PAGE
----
Updated Oct. 30, 2012 – 4:50 p.m.
Romanier Polley, the chief financial officer of Proviso Township High School District 209 submitted a letter of resignation to the district Oct. 22. Polley, who started in August, 2011, said she accepted a job with the Thornton School District 205 in South Holland.
Working conditions influenced her decision to leave, she said.
“Administrators have to be empowered to do their job,” said Polley.
Polley said she had no problems with the school board or the Illinois State Board of Education-appointed financial oversight panel.
“It’s the superintendent,” said Polley, referring to Superintendent Nettie Collins-Hart. “It’s not a healthy work environment overall.”
Polley is the fourth high-level administrator to leave the district in the past year. Others were Assistant Superintendent of Curriculum and Instruction Cheryl Pruitt, Special Education Director Marianne Fidishin and Senior Athletic Director Milton Patch, who is a former principal of Proviso East. All three are now working for the Gary, Ind. School Community Corp.
Polley came to Proviso from the Unified School District in San Diego. She also worked for the Avondale school district on the outskirts of Detroit. She earns $121,462.50 per year, plus $40,042.50 in benefits.
She said her experience was, “working with districts in trouble.”
Since Polley started, she cut $2 million from the budget and eliminated internal intra-fund loans by restructuring how money is levied and moving money from the working cash and education funds to special funds for transportation, capital projects and operations and management.
She said the district would be in good shape by “living within our budget, proper oversight and internal controls put in place.”
Polley also said the district would need to address its crumbling infrastructure by fixing and maintaining the buildings by finding new sources to borrow money.
“We’ve hit our district’s bond limit. But we’ve hired a financial advisor to see if we can look for alternatives for extra revenue,” Polley said, adding that a 10-year plan outlined $58 million in needed repairs and maintenance. “We’ll also need an emergency fund for unforeseen things you can’t put in a budget.”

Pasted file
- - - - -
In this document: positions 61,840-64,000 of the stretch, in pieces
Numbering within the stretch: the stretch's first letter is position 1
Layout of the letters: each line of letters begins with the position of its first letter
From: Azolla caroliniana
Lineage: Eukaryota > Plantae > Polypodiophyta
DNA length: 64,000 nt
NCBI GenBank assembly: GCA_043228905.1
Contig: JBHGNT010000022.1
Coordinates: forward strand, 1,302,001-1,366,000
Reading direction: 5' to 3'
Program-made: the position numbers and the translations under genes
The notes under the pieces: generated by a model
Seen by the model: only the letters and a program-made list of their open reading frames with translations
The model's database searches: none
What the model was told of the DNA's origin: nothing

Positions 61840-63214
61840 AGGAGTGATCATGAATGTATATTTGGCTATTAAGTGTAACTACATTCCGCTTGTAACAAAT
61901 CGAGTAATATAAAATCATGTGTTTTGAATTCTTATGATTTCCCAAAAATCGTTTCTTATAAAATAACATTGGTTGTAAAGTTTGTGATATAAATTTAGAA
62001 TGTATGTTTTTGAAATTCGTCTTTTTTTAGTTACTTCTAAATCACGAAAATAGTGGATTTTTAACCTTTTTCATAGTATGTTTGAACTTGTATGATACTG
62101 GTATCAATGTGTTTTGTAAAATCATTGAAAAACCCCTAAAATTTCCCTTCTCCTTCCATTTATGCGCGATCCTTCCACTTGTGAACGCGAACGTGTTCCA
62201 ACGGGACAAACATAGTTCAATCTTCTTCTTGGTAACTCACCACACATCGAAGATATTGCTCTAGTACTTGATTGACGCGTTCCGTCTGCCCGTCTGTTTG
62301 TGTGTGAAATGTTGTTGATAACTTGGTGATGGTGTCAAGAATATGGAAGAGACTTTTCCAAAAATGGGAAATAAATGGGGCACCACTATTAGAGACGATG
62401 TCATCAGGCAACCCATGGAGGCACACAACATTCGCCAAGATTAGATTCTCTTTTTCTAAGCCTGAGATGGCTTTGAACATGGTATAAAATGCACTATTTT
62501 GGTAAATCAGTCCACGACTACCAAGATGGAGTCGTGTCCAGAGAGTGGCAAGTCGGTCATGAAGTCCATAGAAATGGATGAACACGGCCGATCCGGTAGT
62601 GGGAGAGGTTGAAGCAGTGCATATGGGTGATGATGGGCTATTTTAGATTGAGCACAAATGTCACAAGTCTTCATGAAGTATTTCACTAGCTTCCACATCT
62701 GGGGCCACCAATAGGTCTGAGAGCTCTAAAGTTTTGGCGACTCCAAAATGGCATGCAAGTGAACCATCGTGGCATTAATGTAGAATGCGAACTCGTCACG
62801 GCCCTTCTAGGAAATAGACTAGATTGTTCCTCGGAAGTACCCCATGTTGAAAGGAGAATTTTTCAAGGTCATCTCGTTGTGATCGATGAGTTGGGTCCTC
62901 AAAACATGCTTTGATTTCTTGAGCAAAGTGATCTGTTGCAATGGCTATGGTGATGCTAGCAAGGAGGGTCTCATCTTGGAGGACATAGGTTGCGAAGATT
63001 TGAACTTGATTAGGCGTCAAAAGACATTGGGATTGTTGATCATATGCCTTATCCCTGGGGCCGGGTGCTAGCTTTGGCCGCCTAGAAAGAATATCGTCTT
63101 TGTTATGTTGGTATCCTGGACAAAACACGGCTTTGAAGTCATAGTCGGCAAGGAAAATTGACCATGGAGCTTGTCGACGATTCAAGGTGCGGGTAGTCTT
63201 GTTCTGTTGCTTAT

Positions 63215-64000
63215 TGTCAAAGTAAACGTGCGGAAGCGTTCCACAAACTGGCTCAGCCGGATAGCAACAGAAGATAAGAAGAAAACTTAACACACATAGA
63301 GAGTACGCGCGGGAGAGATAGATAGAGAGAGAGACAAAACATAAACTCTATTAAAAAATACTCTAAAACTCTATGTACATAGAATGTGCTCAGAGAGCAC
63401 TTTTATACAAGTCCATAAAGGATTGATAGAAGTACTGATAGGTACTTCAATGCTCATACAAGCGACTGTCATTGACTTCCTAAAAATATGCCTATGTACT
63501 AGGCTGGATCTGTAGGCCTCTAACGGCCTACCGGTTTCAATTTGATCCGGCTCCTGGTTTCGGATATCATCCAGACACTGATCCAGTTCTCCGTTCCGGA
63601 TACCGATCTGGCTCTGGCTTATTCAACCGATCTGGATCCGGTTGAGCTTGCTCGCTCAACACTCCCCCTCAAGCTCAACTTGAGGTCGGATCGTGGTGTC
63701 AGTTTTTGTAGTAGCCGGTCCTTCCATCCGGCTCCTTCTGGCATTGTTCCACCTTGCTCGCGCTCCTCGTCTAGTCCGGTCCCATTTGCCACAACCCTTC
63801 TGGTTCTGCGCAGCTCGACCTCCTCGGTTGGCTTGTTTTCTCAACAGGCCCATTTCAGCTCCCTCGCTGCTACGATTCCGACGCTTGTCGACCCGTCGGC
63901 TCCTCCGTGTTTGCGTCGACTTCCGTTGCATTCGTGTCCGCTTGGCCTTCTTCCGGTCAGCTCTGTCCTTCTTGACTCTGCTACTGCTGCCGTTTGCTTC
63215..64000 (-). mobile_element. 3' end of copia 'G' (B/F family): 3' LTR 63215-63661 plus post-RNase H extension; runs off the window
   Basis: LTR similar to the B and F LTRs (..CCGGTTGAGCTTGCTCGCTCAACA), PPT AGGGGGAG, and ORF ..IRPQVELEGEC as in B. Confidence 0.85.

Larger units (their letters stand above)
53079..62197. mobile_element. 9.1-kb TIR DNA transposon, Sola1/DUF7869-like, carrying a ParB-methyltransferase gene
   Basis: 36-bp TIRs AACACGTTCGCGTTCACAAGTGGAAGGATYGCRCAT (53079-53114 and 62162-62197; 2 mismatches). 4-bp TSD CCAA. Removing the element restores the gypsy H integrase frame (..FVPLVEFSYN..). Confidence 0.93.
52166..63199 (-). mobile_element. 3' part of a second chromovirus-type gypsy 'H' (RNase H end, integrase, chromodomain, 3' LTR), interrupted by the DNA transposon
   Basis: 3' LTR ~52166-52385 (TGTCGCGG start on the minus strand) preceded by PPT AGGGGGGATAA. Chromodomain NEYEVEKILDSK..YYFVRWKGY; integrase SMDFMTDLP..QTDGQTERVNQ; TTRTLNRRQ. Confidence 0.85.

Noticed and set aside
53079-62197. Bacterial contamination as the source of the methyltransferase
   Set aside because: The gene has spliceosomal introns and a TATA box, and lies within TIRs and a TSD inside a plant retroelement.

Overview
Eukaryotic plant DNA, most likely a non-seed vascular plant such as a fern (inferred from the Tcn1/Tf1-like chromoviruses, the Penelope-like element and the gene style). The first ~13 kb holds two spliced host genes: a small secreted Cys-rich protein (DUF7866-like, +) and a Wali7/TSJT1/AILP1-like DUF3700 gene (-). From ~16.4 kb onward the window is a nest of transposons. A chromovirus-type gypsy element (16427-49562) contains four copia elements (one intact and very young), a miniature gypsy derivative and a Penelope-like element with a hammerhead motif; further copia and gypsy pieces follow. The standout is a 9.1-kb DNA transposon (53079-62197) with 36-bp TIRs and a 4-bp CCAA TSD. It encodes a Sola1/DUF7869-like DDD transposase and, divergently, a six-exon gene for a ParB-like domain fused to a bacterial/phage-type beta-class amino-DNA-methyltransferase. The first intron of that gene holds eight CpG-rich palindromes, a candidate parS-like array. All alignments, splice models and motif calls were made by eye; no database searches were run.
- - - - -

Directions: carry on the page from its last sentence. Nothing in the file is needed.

Her resignation puts the spotlight on the district’s financial oversight panel, which was given new powers by the ISBE to hire and fire the school’s finance officer and superintendent in June.
“[Polley’s resignation] opens up some opportunities if we want to pursue them,” said Financial Oversight Board Chair Jim Popernik. “My guess is we will work with the school board to get an interim CFO and see what the ISBE wants us to do.”
School board member Kevin McDermott made the first public mention of the resignation at the Oct. 23 financial oversight panel meeting at Proviso West High School.
“I would like to know who has the authority to [hire a replacement] and what is the best way?” McDermott said later. “The state statute clearly gives the [financial oversight panel] the ability to hire. We’ll find out whether they want to do that or collaborate with the board and how they want to proceed.”
Popernik said any CFO of the school would face challenges because of “poor school facilities, dropping [local property tax revenues] and the state not paying its bills.”
He also characterized the administration as having “instability” and said the work environment might add difficulty to the quick hiring of a replacement.
Polley’s tenure had a couple of rough moments. She brought on negative publicity in the Wall Street Journal, Crain’s Chicago Business and the Chicago Tribune when she failed to provide Cook County Treasurer Maria Pappas a completed district audit in January, when it was requested. Pappas singled out District 209 and 62 other government bodies for not responding and threatened to sue them.
Polley’s office also neglected to place a classified ad announcing the public display of the district’s budget in local papers 30 days before it was to be approved, as legally required, and at one point submitted the wrong year’s district salary report to the board for the ISBE report. All problems were quickly rectified.
She also had trouble with the complexity of reconciling the district’s accounting with the Proviso Treasurer’s Office accounts.
But Popernik called those “ameliorating circumstances,” and pointed out that Polley had no Illinois experience and problems could be expected for someone “transitioning to a different state and different laws.”
“She would make projections and balance the budget and keep the place running under tough conditions,” he said.
Polley said labor negotiations with the operations and management workers at the district were going well, and that would help keep costs under control for her replacement.
“I want Proviso to be successful and moving forward. I don’t feel like my job is done, but there’s only so much you can do,” Polley said. “It’s a good school district, and I hope that they move forward and educate kids.”